And yet, there is no evidence that Ahmadinejad has actually launched a systematic purge of the mullahs as many within the new generation of technocrats and military and security officers desire.
Paradoxically, it is Rafsanjani and not Ahmadinejad who could best be associated with action against the Shi’ite clergy.
In 1979, he was head of the committee that ordered the execution of Ayatollah Mahmoud Daneshian whose sole “crime” was being a member of parliament under the Shah.
It was also Rafsanjani who engineered the de-frocking of Grand Ayatollah Kazem Shariatmadari who, in the early stages of the revolution was the only mullah capable of challenging Khomeini’s supremacy.
The same Rafsanjani sat on the ‘Star Chamber’ that ordered the execution of another prominent mullah, Abdul-Karim Hejazi on the ridiculous charge of plotting to kidnap and kill Khomeini.
When it comes to measures of house arrest imposed on a number of prominent mullahs, including Grand Ayatollah Hassan Tabataba’i Qomi and Grand Ayatollah Sadeq Rouhani, again we find Rafsanjani’s hand behind the curtain.
Rafsanjani was also instrumental in forcing dozens of mullahs into exile.
Even the most militant mullahs were not immune when, and if, Rafsanjani saw them as an obstacle to his own plans.
One such mullah was Muhammad Mussawi Khoiniha who had led the so-called ‘students’ who took the American diplomats in Tehran hostage for 444 days. In 1988, his star was at its height. A year later, it was almost extinct. He never recovered from his brief duel with Rafsanjani over the latter’s almost insatiable thirst for power and wealth.
The list of mullahs destroyed or pushed to the sidelines by Rafsanjani would read like a who-is-who of the Iranian clergy between 1979 and 2006.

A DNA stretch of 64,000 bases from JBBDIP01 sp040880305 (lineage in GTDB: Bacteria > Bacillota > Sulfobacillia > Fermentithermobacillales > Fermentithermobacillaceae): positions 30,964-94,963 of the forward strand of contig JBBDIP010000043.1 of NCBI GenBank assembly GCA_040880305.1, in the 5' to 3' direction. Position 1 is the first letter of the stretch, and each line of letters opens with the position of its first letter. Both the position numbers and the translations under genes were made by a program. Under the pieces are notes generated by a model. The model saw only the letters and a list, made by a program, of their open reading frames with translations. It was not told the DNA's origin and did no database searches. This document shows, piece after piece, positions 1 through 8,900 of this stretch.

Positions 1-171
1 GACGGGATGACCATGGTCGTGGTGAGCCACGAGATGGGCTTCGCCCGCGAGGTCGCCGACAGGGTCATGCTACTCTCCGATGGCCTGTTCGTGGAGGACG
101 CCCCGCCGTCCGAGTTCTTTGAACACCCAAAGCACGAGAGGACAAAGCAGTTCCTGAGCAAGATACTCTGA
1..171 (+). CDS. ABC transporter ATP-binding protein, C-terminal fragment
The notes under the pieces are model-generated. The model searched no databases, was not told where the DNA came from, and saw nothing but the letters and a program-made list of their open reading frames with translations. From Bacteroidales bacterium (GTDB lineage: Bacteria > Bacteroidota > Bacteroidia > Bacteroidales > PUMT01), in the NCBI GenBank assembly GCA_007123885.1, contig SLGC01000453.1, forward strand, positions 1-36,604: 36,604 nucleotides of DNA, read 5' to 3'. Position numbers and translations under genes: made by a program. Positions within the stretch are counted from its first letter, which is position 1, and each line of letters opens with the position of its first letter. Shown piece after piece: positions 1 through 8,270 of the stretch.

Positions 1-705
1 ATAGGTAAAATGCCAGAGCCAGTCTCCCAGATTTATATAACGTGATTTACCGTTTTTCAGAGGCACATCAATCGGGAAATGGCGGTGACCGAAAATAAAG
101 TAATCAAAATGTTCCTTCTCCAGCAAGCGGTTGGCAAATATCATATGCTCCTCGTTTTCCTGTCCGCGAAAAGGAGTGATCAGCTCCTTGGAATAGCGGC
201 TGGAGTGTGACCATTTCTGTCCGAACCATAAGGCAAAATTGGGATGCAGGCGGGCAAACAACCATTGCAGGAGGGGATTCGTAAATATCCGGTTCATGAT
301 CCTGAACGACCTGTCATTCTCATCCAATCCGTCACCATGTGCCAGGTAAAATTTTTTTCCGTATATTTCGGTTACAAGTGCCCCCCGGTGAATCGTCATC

But the most important victim of Rafsanjani’s campaign against mullahs opposed to him was Grand Ayatollah Hussein-Ali Montazeri.
In 1979, Khomeini named Montazeri as his heir and successor, describing him as “the light of my eyes and the fruit of my life.”
Six years later, Montazeri had become “an enemy of Islam” and put under house arrest in Qom. The architect of Monatzeri’s fall from favour, Rafsanjani exacted more than his pound of flesh. He organised the execution of Montazeri’s son-in-law and had the grand ayatollah’s sons put in prison.
Rafsanjani’s campaign against Montazeri and his supporters led to the mullahs washing their dirty laundry in public.
Rafsanjani’s memoirs narrate in detail the dastardly deeds of the Mahdi Hashemi gang hiding under Montazeri’s cloak.
On the other hand, Montazeri’s memoirs offer a grim picture of Rafsanjani’s role in the mass execution of political prisoners and the use of child soldiers as cannon fodder in the war against Iraq.
Both men show that when mullahs intervene in politics, when religion is mixed with politics, disaster follows.
In 1990, at the peak of his power, Rafsanjani asserted that no one should “use the cloth for personal advantage at the expense of the community.”
If he was right then, isn’t it possible that he is right today?